My author visit presentations are born out of my own areas of expertise and what I feel are the most important things I have to share with young people; they are not built around a certain set of standards. However, since many teachers use academic standards to guide their curriculum planning, I have listed the Common Core standards that each presentation could address (with appropriate teacher follow-up). Teachers should think of my presentations as jumping off points for further instruction.
Below you will find the standards, first organized by presentation, then by grade level. Click on any link to visit the Common Core website.
If your state doesn’t use Common Core, my hope is that this list can serve as a helpful guide in determining which of your own state’s standards could be addressed in each presentation.
(Wondering about the picture above? Well, as necessary as they may be, academic standards will never be the most exciting things in the world. So, in response to that sentiment, here’s my cat…mid yawn.)
Origin Stories: My Journey from Kid Writer to Published Author
Ask and answer questions about information from a speaker, offering appropriate elaboration and detail.
Identify the reasons and evidence a speaker provides to support particular points.
Summarize the points a speaker makes and explain how each claim is supported by reasons and evidence.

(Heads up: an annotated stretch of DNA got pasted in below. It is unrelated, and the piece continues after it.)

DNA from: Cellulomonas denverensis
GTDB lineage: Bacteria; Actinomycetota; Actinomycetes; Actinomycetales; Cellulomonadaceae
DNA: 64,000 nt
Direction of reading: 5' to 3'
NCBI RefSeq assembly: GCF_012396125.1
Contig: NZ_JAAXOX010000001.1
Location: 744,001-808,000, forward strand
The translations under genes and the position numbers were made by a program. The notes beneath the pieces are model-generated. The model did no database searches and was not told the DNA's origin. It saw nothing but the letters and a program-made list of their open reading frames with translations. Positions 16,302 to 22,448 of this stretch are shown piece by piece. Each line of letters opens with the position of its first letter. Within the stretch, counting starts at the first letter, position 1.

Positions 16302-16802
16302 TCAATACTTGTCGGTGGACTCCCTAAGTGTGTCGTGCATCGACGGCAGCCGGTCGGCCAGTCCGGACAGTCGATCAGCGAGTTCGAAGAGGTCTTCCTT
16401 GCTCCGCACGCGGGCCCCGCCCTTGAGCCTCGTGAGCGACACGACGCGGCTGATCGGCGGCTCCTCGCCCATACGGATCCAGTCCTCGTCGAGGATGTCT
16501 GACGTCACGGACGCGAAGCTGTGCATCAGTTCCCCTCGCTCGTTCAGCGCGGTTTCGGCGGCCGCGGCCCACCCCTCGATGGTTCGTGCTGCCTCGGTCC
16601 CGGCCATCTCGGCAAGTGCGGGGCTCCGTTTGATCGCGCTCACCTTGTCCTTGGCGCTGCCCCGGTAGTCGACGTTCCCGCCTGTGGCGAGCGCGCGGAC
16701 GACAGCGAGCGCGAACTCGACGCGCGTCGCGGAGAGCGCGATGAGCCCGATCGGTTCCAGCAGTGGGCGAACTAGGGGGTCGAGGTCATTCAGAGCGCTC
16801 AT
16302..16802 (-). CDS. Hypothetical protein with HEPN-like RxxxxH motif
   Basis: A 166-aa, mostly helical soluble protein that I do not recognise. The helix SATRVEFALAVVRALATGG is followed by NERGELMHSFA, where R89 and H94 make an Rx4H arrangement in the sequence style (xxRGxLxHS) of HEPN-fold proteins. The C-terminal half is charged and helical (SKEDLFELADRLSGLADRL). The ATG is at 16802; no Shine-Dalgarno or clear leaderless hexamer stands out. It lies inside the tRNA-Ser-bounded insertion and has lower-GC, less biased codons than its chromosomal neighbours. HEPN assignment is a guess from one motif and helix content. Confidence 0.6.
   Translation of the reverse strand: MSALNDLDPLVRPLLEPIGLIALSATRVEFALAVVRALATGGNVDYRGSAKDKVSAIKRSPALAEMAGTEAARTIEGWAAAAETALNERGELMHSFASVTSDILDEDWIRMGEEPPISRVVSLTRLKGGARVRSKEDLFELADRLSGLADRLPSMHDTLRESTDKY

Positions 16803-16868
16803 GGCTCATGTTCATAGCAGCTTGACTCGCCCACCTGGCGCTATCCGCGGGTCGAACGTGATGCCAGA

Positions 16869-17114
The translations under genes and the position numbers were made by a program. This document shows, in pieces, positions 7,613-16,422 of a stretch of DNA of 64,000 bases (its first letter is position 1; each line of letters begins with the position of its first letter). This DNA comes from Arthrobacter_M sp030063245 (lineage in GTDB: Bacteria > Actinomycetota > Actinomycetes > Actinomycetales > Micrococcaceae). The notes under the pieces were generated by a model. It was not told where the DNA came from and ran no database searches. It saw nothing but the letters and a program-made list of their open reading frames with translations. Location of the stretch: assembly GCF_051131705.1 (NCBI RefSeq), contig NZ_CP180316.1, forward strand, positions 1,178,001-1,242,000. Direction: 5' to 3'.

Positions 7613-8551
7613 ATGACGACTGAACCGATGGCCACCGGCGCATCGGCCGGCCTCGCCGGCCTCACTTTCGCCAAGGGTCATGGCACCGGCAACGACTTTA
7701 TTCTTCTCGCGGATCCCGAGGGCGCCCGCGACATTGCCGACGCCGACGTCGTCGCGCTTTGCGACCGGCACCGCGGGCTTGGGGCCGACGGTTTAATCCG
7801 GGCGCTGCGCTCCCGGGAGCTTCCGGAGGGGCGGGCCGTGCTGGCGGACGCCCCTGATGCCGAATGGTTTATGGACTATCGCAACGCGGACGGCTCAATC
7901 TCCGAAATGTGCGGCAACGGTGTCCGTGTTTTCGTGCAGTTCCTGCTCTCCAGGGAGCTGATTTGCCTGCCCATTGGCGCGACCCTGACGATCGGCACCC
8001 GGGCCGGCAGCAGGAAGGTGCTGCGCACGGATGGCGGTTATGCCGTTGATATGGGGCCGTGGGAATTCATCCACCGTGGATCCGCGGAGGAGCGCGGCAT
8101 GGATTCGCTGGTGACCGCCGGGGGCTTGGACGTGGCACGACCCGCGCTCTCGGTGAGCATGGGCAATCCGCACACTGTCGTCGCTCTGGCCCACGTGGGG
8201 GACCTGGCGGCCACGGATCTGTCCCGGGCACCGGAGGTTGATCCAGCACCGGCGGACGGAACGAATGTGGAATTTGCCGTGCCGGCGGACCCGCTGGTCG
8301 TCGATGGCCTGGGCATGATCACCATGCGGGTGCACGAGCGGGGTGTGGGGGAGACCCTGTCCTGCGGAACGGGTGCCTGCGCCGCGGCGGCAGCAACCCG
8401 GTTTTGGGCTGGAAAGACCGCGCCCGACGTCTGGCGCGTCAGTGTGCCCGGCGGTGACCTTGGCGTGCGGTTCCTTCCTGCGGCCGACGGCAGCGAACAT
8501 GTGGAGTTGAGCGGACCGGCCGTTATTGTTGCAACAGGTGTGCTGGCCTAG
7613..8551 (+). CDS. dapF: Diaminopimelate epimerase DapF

Delineate a speaker’s argument and specific claims, distinguishing claims that are supported by reasons and evidence from claims that are not.
Character Jar: Mandy’s Non-Secret, Non-Magic Guide to Creating Characters
Describe in depth a character, setting, or event in a story or drama, drawing on specific details in the text (e.g., a character’s thoughts, words, or actions).
Compare and contrast two or more characters, settings, or events in a story or drama, drawing on specific details in the text (e.g., how characters interact).
Describe how a particular story’s or drama’s plot unfolds in a series of episodes as well as how the characters respond or change as the plot moves toward a resolution.
The Power of the Moment: The Most Important Writing Lesson of All Time
Use dialogue and descriptions of actions, thoughts, and feelings to develop experiences and events or show the response of characters to situations.
Use dialogue and description to develop experiences and events or show the responses of characters to situations.
Use narrative techniques, such as dialogue, description, and pacing, to develop experiences and events or show the responses of characters to situations.
Use narrative techniques, such as dialogue, pacing, and description, to develop experiences, events, and/or characters.